Things remain very much in flux for Willow Creek Community Church in South Barrington, Illinois.
The congregation’s newly appointed lead pastor, Heather Larson, unexpectedly resigned her role Wednesday evening following a new round of allegations of sexual wrongdoing on the part of the church’s founding pastor, Bill Hybels.
Larson’s decision to step down, according to Christianity Today, came on the evening before Willow Creek’s annual Global Leadership Summit and was met with shouts of, “No,” as well as one attendee who declared, “We need you.”
My heart breaks for this community.
Willow Creek Elders and Lead Pastor Heather Larson Resign over Hybels Handling https://t.co/UnCkHDYrPL
— Dr. Derwin L. Gray (@DerwinLGray) August 9, 2018
“I am stepping down from my role as lead pastor,” Larson announced. “Because this is really important. Trust has been broken by leadership, and it doesn’t return quickly. There is urgency to move us in a better direction.”
She continued, “It’s the job of a leader to define reality and it’s the job of the leader to put the team and the organization first, and I am absolutely committed to that.”
Despite the audience’s disappointment over her decision, Larson’s comments were met with a standing ovation.
Larson’s immediate resignation comes just days after Willow Creek’s lead teaching pastor, Steven Carter, announced his decision to walk away from the influential evangelical megachurch, noting his disagreements with the way church leadership handled news about the allegations against Hybels.
This is huge. I am so glad the leaders are stepping down and finally apologizing – by name – to those they harmed.
This is also a great example of how cover ups can happen: not because leaders are malicious, but because they have misplaced priorities. https://t.co/AKBbeHav0L
— Jacob Denhollander (@JJ_Denhollander) August 9, 2018
Carter described the most recent claims against the famed minister, which were documented Sunday in an article from The New York Times, as “horrifying.” He expressed solidarity with Hybels’ accuser, Pat Baranowski, who served as the preacher’s executive assistant and claimed he sexually harassed her in the 1980s.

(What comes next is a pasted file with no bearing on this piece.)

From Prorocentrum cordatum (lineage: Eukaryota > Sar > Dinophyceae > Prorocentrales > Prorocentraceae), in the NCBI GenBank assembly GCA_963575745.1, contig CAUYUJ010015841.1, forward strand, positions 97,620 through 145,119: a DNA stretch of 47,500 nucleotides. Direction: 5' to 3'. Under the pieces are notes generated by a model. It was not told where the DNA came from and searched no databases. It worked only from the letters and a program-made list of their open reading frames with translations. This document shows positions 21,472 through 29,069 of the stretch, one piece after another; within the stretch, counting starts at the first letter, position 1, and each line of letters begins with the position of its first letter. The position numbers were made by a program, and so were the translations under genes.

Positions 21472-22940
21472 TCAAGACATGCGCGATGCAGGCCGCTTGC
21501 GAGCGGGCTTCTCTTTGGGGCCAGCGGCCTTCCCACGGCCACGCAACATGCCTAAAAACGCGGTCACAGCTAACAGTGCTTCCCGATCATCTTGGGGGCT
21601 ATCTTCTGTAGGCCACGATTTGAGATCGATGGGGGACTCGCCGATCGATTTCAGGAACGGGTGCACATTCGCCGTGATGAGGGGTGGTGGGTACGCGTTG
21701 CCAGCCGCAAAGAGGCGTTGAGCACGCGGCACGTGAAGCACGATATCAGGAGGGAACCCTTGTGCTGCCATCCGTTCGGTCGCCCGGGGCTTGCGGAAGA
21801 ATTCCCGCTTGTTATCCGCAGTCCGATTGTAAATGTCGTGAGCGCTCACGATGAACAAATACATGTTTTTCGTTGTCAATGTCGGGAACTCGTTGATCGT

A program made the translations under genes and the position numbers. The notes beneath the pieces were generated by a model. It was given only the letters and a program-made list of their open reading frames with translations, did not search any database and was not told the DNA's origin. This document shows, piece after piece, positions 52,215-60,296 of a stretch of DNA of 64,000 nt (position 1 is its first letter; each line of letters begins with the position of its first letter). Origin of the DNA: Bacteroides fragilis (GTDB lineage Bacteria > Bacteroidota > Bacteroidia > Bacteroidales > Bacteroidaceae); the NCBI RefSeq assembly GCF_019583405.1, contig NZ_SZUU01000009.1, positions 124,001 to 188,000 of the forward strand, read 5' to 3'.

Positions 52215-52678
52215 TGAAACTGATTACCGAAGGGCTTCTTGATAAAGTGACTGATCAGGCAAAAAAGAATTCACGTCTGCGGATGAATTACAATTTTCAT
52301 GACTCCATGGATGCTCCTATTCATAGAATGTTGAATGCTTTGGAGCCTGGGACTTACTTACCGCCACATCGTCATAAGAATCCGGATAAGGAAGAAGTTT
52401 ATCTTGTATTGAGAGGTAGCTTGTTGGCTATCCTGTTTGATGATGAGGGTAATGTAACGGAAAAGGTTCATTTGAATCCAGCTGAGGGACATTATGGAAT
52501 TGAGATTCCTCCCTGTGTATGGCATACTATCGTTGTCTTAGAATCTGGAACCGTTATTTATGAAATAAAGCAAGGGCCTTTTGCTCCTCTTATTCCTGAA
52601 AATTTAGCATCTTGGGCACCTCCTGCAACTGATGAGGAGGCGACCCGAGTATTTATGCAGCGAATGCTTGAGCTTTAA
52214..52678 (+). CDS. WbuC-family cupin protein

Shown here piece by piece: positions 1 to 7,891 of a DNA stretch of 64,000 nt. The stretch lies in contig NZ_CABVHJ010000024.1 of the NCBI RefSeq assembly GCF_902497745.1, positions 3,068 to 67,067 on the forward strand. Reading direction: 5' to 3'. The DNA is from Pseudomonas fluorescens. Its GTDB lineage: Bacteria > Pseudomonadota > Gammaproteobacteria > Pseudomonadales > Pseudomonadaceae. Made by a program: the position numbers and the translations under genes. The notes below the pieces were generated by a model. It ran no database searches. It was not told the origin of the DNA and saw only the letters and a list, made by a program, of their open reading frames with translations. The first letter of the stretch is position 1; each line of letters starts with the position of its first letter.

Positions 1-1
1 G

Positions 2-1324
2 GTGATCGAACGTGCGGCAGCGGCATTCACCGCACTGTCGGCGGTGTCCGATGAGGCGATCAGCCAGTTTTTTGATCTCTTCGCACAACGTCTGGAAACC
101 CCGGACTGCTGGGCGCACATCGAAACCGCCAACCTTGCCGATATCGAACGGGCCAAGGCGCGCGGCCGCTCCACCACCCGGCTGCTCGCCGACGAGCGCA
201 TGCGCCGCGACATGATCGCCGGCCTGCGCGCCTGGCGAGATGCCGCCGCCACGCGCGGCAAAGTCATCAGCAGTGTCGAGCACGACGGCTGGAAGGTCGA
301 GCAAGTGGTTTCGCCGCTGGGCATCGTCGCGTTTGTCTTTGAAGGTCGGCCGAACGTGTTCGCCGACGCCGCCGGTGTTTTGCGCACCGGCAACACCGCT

In addition to Larson, the church’s elder board announced that its members would also be stepping down in an orderly fashion by the end of the year.
Hybels decided to retire early in April following the first round of accusations against him. In the months since, Willow Creek has faced repeated criticism for its leaders’ handling of the serious claims leveled against the 66-year-old pastor.
In early July, Larson penned a statement on the issue, apologizing over the fact that “the tone of our initial response was not one of humility and deep concern for all the women involved,” adding, “We now believe Bill entered into areas of sin related to the allegations that have been brought forth.”
Missy Rasmussen, one of the church’s elders, admitted the Willow Creek leadership team was blinded by their allegiance to Hybels, and as a result, failed to hold him appropriately accountable. Their trust in him, she said, “clouded our judgement.”
Rasmussen owned up to the fact that the church made a series of missteps, including overseeing a rushed investigation into 2014 allegations that Hybels had entered into an extramarital affair. When the woman recanted her claims, the elder recalled, the church simply dropped the matter without thoroughly reviewing it.
“Our entire elder board has had to come to grips with the areas of our hearts, minds, and souls that blinded us to the pain and suffering of the women and their advocates,” Rasmussen said Wednesday night. “We ask forgiveness from God, our congregation, the women, and their advocates, and those calling us to repent.”
She went on to apologize for allowing Hybels to “operate without the kind of accountability that he should have had,” noting, “Our desire going forward is to retain what is good and pure about Willow, but to drive out the dark places that are unhealthy.”
Rasmussen also explicitly called on Willow Creek’s founder to “acknowledge his sin and publicly apologize.” Hybels has not made any comments in recent weeks, though he has in the past denied the allegations against him.
Larson, who was appointed earlier this year to lead the church alongside Carter, announced Monday that yet another investigation into Hybels, carried out by an advisory council of Christian leaders from across the country, was underway.